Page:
# Statistics in Experimental Design (ANOVAs)

**Statistics in Experimental Design (ANOVAs)**

**Statistics in Experimental Design (ANOVAs)**

## Objectives:

The course concentrates on the analysis of data obtained from experiments in the behavioral sciences, especially psychology. Major emphasis is placed on analysis of variance techniques going from simple single-factor independent group designs to multiple-factor designs involving both between- and within- subject manipulations. General rules are stressed.

After completing this course, students will be able to:

Think critically about the application of experimental and quasi-experimental designs in psychological research

Use computers to conduct analyses and interpret their output

Understand and apply appropriate statistical analyses for different types of experimental designs

Apply data analysis skills to research in different areas of psychology

### Text:

Keppel, G., & Wickens, T. D. (2004).

*Design and Analysis: A Researcher's Handbook*(4th ed.). Upper Saddle River, NJ: Pearson Prentice Hall. (available at Norris Center bookstore).Other assigned articles or handouts available through this web site or in class

### Class Meetings:

Tuesdays and Thursdays: 9:30 - 10:50 AM

Harris - Room 205

### Requirements:

An objective midterm exam near the middle of the term (October 21)

An objective final exam (during the university final exam period)

Weekly homework sets (Posted and due each Thursday starting the second week of class)

### Grading:

Homework - 40%

Midterm Exam - 30%

Final Exam - 30%

**Note:**

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Course Outline:

Week

Topic

Course Notes

Reading

Problem Sets and Data

Week 1

Introduction to the course

Experimental method

randomization

independence

null hypotheses

Chapter 1

N/A

Week 2

null hypotheses

partialing variance

F-distributions

Comparing F distributions with other distributions

Comparison of ANOVA with other methods

Chapter 2

Chapter 3

Problem Set #1

SPSS Data #1

Week 3

Assumptions made by the ANOVA

What to do when the assumptions don't hold

Effect Size

Power

Meaning of positive and negative results

Tuesday

Data Set for 10/5

Output from data set for 10/5

Thursday

Chapter 7

Tukey's Ladder of Powers Handout

Tabachanick and Fidell recommendations

Chapter 8

Wilkinson Article

Cohen Article

Problem Set #2

Week 4

Anaytic, Planned Comparisons

Trend Analysis

Tuesday

Thursday

Chapter 4

Chapter 5

Problem Set #3

Week 5

Simultaneous Comparisons

**Midterm Examination - Thursday**

**Tuesday**

Exam Solutions

Chapter 6

N/A

N/A

Week 6

Introduction to Factorial Design

Two Factor Designs

Main Effect Calculations

More on Main Effects

Simple Effects

Tuesday

Thursday

Chapter 10

Chapter 11

Chapter 12

Problem Set #4

Week 7

More on Interactions and Calculations

General Linear Model

Unequal Sample Sizes

Tuesday

Thursday

Chapter 13

Chapter 14

Problem Set #5

Week 8

Analysis of Covariance

Single Factor Within Subjects Design

Tuesday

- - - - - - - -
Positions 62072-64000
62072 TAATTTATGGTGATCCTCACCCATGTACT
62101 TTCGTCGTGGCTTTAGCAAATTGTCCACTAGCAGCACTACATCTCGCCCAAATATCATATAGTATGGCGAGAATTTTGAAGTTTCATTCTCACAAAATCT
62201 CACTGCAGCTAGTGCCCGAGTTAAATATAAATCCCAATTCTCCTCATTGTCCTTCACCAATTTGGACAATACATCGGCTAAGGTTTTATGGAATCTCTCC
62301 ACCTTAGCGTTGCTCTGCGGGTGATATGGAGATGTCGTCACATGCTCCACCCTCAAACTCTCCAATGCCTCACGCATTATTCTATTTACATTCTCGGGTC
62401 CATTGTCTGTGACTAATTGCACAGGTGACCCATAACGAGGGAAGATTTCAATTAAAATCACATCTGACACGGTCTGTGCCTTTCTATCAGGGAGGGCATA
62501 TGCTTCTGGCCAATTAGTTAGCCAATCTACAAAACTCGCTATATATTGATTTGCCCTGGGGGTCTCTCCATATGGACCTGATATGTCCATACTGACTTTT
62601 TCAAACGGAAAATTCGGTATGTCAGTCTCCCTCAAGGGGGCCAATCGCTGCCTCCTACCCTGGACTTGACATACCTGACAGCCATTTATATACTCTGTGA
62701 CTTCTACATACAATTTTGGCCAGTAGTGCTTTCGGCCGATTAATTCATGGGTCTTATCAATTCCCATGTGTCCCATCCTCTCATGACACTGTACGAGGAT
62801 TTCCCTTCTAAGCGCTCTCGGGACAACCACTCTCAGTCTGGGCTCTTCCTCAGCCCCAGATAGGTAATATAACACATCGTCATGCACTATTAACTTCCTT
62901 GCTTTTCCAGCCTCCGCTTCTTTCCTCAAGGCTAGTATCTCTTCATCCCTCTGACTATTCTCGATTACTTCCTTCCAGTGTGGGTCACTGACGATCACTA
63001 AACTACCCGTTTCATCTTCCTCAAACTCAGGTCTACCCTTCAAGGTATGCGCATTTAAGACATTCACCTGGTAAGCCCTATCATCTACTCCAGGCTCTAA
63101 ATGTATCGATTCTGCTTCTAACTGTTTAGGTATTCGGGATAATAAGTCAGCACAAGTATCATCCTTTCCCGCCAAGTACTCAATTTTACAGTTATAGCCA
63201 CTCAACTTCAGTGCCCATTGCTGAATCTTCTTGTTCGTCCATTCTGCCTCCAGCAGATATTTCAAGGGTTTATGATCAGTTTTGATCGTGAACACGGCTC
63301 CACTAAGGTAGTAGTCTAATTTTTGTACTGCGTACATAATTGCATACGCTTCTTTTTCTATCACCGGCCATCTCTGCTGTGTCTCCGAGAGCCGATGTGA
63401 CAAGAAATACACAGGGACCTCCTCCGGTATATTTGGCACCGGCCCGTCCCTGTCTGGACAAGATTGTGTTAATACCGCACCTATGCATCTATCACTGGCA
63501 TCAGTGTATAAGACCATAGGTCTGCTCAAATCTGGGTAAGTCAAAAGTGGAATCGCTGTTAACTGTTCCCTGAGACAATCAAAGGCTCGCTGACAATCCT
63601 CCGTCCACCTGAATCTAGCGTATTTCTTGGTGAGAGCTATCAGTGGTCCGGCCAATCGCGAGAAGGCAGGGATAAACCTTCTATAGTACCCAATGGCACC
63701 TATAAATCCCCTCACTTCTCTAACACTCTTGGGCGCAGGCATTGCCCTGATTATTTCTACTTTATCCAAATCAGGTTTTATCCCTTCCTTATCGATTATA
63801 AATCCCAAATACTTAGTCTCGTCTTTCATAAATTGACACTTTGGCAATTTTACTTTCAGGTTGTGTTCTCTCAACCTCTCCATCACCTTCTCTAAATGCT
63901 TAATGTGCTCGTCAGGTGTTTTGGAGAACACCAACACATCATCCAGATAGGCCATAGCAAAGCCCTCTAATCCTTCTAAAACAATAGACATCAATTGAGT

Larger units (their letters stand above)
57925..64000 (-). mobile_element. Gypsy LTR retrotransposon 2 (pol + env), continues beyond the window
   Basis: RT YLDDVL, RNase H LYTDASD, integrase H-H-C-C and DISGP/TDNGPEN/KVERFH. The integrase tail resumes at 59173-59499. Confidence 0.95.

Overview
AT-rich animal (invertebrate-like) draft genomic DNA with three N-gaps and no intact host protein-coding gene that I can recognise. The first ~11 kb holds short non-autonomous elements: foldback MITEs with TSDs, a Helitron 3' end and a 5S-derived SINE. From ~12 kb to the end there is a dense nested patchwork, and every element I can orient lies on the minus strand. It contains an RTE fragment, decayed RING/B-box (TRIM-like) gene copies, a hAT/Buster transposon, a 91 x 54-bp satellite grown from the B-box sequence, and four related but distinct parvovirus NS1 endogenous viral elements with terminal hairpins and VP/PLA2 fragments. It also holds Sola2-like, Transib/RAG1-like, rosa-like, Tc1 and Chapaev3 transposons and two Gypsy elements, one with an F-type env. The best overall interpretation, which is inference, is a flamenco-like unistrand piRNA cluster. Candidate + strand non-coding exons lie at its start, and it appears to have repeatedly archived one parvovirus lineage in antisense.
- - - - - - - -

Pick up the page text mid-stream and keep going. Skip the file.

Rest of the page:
Thursday

Chapter 15

Chapter 16

Problem Set #6

Week 9

Further Within Subjects Topics

Two-Factor Within-Subjects Designs

Tuesday

Thursday

Chapter 17

Chapter 18

Problem Set #7 - Due Tuesday, 11/30

Week 10

Mixed Design: Overall Analysis

No Class Thursday - Thanksgiving

Tuesday

Chapter 19

N/A

Week 11

Mixed Design: Analytical Analyses

Catch Up / Review / Further Topics

Tuesday

Thursday

Chapter 20

Chapter 26 (?)

N/A

Final Exam

**Monday, December 6, 2004****12:00 - 2:00 P.M.**

### References:

Cohen, J. (1992). A power primer. Psychological Bulletin, 112, 155-159.

Tukey, J. W. (1977). Exploratory Data Analysis. Reading, MA: Addison-Wesley Publishing Company.

Tabachnick, B. G., & Fidell, L. S. (1996). Using Multivariate Statistics. (3rd ed.). New York: Harper Collins.

Wilkinson, L., & APA Task Force on Statistical Inference. (1999). Statistical methods in psychology journals: Guidelines and explanations. American Psychologist, 54, 594-604.

### Work Mentioned in Class:

Cohen, J. (1962) The statistical power of abnormal-social psychological research: a review. Journal of Abnormal and Social Psychology 69, 145-153.

Cohen, J. (1988) Statistical Power Analysis for the Behavioral Sciences. (2nd ed). Mahwah, NJ: Lawrence Erlbaum.

### Some Other Useful Resources with Information on Statistics in Experimental Design:

Abelson, R. P. (1995). Statistics as Principled Argument. New Jersey: Lawrence Erlbaum Associates.

Hays, W. L. (1994). Statistics (5th ed.). Fort Worth, TX: Harcourt Brace College Publishers.

Howell, D. C. (2001). Statistical Methods for Psychology (5th ed.). Belmont, CA: Duxbury Press.

Kirk, R. E. (1995). Experimental Design: Procedures for the Behavioral Sciences. (3rd ed.). Pacific Grove, CA: Brooks/Cole.

Kuehl, R. O. (2000). Design of Experiments: Statistical Principles of Research Design and Analysis (2nd ed.). Pacific Grove, CA: Duxbury Press.

Maxwell, S. E., & Delaney, H. D. (2004). Designing Experiments and Analyzing Data: A Model Comparison Perspective. (2nd ed.). Mahwah, NJ: Erlbaum.

Neter, G., Kutner, M. H., Nachtsheim, C. J., & Wasserman, W. (1996). Applied linear statistical models (4th ed.). Boston, MA: McGraw-Hill.

Pedhauzer, E. J., & Pedhauzer Schmelkin, L. (1991). Measurement, Design, and Analysis: An Integrated Approach. Hillsdale, NJ: Erlbaum.

Rosenthal, R., & Rosnow, R. L. (1991). Essentials of Behavioral Research: Methods and Data Analysis (2nd ed.). Boston, MA: McGraw-Hill.

Schinka, J. A., & Velicer, W. F. (2003). Handbook of Psychology - Volume 2: Research Methods in Psychology. Hoboken, NJ: John Wiley.

Winer, B. J., Brown, D. R., & Michels, K. M. (1991). Statistical Principles in Experimental Design (3rd ed.). Boston, MA: McGraw-Hill.